Equally, atlases produced by Indians (Irfan Habib, Atlas of the Mughal Empire, Delhi, O.U. P.,1986) andAtlas of Ancient Indian History, Delhi, O. U. P., 2012) require an already high interest in historical questions and issues as well as skills for interpreting the complex sets of information provided. Maps in these cases became technical texts, demanding painstaking decoding and interpretation by the enthusiastic and highly interested student and university readers.
At the other end of the spectrum, maps included in school text books were easily understandable, even if they were limited to school students and presented more static glimpses of the nation’s history and past. Even in today’s global, internet age of widespread access to information and the growth of experiential maps, interactive maps, though straddling the fields of science and art, remain an elitist object of consumption.
It is precisely because maps demand technical skills and specialized knowledge that researchers are wary of producing them and atlases have become largely the preserve of institutional, government structures or big teams. The availability of rich sources of information today, sometimes as electronic sources, and the possibility of cross-checking has certainly rendered the task of map making easier than it was. In the case of India, a historical atlas of India can be conceived to contribute to a public debate on the « idea of India », a central question in Indian politics in the last few decades.
Today there is an urgent need to democratize this medium, mainly because never has history been so surrounded by myths, never has it been so conflictual and prey to violent polemics. Some of the recent debates in India, on the placement of mosques or temples, on the ethnic roots of communities, or the historical presence of communities and religious groups feed on justifications drawn from sacred texts, oral traditions, and politician interpretations.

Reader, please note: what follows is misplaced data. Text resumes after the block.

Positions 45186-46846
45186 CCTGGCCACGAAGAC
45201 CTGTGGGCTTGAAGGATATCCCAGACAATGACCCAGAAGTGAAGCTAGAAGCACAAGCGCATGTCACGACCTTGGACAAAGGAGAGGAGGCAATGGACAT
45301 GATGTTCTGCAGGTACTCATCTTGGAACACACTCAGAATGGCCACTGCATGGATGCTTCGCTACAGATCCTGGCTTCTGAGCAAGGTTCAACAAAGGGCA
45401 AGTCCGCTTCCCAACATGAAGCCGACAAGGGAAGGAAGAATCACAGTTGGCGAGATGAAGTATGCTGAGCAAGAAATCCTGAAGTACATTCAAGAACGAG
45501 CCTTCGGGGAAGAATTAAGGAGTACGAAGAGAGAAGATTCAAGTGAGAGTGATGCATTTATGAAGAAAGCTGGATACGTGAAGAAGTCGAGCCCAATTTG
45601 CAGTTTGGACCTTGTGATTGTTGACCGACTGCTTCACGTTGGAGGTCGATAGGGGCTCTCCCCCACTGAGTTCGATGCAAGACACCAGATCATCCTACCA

History in India has today become highly contested and interpreted by political parties, groups, communities to legitimize their status, identities and place in the Indian political spectrum and society. This is particularly so for the ancient period, which is today projected in strongly religious terms, as Hindu above all, and is subject to bitter polemics and controversies about the original inhabitants and foreigners.
Showing the changing political configurations within the subcontinent from the 6th century B.C. onwards, the shift of political power and economic activitiy from the Indus valley to the Gangetic plain in the 3rd century B.C., or the rise of Buddhism and Jainism, highlights the complexity of languages spoken, of movements, displacements and exchanges that were taking place in ancient India. Mapping contributes to criticizing the myths that surround this period.
It is possible today to consider historical atlases as a democratic tool that facilitate access to territorial and spatial knowledge and interconnections, to the history of a region, nation or social groups and communities in terms of a space, a territory and the construction of a territory. Can atlases serve to empower those at the bottom of the pyramid, permitting an understanding of historical change, social developments and a more critical awareness of regional, national traditions and resources ?
An editorial adventure begun in France at the end of the 1990s by the French publishing companyAutrement in 2000, under the direction of Henry Dougier proposes a collection of small atlases that is a move in this direction. Covering a broad range of European and non European countries, cities and themes, they propose a synthesis of scholarly research, recent historiographical shifts and approaches in an accesible form, at a reasonable price. Their target is schools, university students but also a larger group of readers.
The transformation of data into a visual image involves more than locating names and some topographical features onto a territory. Questions of colours, even shades must be resolved, and choices of arrows, dots, circles or triangles in fact determine how maps look and therefore how they are read and understood. Sensitivity to colours today flows from the chain of developments in cartographic tradition : from the reflections of the Max Eckert in Berlin in 1921 to 1925 urging a cartogrophy that was adapted to visual reception, to Arthur H. Robinson’s promotion in 1952 of theLook of Maps that emphasized design, and appearance, to Jacques Bertin’s work on graphic semiology that placed the viewer at the heart of cartographic conception. Cartographic conventions have evolved firmly within European and American parameters to establish a veritable cartographic grammar of maps.